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Categorized | Financial

Wall Street contingency plans take heat

Posted on October 31, 2012

Flawed back-up systems marred Wall Street’s return to work on Wednesday, while exchanges and regulators blamed a lack of disaster preparation by some market participants for the extended break in trading.

Michael Bloomberg, mayor of New York City, received sustained applause from traders when he rang the opening bell on the New York Stock Exchange on Wednesday morning, putting an end to the exchange’s longest weather-related stoppage in more than a century. The S&P 500 rose 0.02 per cent to 1,412.16 in the first day of trading since Hurricane Sandy.

    Larry Leibowitz, chief operating officer at NYSE Euronext, which received some criticism for the two-day suspension, said: “Even if we opened on Monday or Tuesday, the securities community was not fully prepared to implement our back-up plan.”

    The NYSE’s contingency plan for a disaster that made running the trading floor impossible was to move all trading to the all-electronic Arca system. But the opening was delayed until Wednesday, people familiar with the discussions say, because numerous trading firms were not prepared and some even needed to rewrite computer code, potentially putting people at risk during the storm.

    The Securities and Exchange Commission is expected to raise concerns with trading firms as part of its deeper review of market structure, a person familiar with the matter said.

    There is no statutory requirement for contingency plans, but since the 2001 terrorist attacks securities regulators have emphasised the importance of being able to operate remotely. One official said it was another blow to market confidence after recent technology failures including the $460m trading glitch at Knight Capital and the botched Facebook public offering at Nasdaq.

    “The reality is that when there is a disaster of this magnitude it is difficult for all market participants to invoke contingency plans at the same time and expect a good outcome,” said Mr Leibowitz.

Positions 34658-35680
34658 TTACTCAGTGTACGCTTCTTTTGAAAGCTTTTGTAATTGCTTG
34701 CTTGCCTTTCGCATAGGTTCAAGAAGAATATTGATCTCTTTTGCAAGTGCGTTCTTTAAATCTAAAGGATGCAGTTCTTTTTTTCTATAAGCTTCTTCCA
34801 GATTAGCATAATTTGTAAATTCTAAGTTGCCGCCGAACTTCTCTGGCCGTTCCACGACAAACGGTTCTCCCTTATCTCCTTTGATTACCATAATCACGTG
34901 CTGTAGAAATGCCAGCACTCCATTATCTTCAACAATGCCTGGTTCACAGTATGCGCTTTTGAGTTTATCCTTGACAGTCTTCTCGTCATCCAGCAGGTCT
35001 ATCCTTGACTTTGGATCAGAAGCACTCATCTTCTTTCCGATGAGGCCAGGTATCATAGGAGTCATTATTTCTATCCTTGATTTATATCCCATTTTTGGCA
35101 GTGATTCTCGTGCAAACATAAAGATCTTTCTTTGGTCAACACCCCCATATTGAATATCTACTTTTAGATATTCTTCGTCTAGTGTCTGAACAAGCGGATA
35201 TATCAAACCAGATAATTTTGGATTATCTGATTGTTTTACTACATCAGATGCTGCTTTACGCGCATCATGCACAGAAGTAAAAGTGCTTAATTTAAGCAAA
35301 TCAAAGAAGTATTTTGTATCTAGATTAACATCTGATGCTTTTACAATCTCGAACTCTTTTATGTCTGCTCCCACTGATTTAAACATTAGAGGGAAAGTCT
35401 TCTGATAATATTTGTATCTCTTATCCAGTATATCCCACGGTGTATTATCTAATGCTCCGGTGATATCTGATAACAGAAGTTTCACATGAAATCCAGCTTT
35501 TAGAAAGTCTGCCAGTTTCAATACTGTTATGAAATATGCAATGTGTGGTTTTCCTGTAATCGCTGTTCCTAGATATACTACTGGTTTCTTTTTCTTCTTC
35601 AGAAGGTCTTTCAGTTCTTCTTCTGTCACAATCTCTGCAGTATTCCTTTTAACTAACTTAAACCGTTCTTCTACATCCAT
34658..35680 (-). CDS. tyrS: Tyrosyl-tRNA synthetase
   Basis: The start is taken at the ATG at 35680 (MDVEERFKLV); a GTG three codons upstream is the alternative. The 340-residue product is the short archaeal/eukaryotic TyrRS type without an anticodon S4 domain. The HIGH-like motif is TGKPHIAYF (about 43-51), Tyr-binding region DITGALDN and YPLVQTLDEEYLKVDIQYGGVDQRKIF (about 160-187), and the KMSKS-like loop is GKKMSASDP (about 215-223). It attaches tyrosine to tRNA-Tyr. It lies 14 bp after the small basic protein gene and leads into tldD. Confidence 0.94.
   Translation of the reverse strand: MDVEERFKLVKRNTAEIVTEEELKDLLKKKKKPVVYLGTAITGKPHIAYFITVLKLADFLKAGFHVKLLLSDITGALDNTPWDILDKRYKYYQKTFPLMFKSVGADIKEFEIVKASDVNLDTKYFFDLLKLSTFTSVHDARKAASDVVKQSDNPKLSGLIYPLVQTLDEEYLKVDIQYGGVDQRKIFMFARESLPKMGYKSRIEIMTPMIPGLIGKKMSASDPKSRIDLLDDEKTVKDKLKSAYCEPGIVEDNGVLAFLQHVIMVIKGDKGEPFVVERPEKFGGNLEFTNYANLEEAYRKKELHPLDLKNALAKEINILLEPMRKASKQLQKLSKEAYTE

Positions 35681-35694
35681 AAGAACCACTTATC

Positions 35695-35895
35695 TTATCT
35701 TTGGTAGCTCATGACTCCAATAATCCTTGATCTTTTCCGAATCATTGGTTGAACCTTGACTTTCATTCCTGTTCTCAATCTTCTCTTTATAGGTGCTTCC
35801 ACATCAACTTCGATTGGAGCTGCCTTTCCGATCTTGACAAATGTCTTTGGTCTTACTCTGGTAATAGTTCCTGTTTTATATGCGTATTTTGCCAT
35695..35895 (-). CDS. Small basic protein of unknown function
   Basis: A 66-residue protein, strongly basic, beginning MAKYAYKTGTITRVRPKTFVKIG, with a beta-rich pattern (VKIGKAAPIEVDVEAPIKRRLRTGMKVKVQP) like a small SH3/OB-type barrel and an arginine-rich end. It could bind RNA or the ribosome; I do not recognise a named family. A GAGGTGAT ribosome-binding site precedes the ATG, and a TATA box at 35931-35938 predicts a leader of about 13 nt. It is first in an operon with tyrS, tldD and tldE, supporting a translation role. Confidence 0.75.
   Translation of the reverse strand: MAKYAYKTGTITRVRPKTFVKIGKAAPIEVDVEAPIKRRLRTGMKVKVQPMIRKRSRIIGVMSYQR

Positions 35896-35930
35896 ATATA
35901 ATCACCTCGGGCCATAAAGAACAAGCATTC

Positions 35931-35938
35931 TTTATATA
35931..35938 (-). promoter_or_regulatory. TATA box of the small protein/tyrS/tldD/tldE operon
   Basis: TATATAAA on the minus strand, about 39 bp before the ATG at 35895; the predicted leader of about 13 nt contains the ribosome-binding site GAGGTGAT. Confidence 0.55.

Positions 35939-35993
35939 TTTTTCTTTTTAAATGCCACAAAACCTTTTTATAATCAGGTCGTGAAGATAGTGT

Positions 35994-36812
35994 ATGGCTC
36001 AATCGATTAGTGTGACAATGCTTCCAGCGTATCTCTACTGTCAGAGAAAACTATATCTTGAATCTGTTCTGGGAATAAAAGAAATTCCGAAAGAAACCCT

“It becomes problematic when people adapt on the fly,” floor trader Gordon Charlop, managing director of Rosenblatt Securities, said. “Given the recent incidents with electronic trading, everybody wanted to err on the side of caution rather than flip a switch and try a whole new way of trading. That would have been asking people to take a lot of risk.”

    The poor preparation was highlighted by another shortcoming at Knight Capital, one of the biggest trading companies in the US by volume. The company, based in Jersey City, just across the water from lower Manhattan, was forced to shut down most of its trading business Wednesday after a back-up generator failed.

    Sullivan & Cromwell, the prominent law firm whose clients include Goldman Sachs, was flooded and advised clients to contact lawyers using text messages after other forms of communication failed. One lawyer noted the firm’s disaster recovery system had shown itself to be inadequate. “It’s a disaster,” he said.

    Companies in midtown Manhattan, headquarters to Morgan Stanley and JPMorgan Chase, fared better – unless they were close to the precarious dangling construction crane at 57th Street. Banks reported pleas for spare desks from some hedge fund clients affected by road closures around that site.

    Platinum Partners, a hedge fund with more than $1bn under management, said that its office in the Carnegie Hall Tower was closed due to the hanging crane. “It’s definitely an inconvenience but thankfully we have good contingency procedures in place. We have a back-up office up and running in Hawthorne, New York,” said Mark Nordlicht, Platinum’s founder.

    Bloomberg, the data provider, said it had provided terminals for more than 100 customers whose offices were out of action and 24,000 people used laptops to remotely access the service from out of the office compared with 7,000 on a normal day.

    Additional reporting by Dan McCrum, Michael Mackenzie and Andrew Edgecliffe-Johnson in New York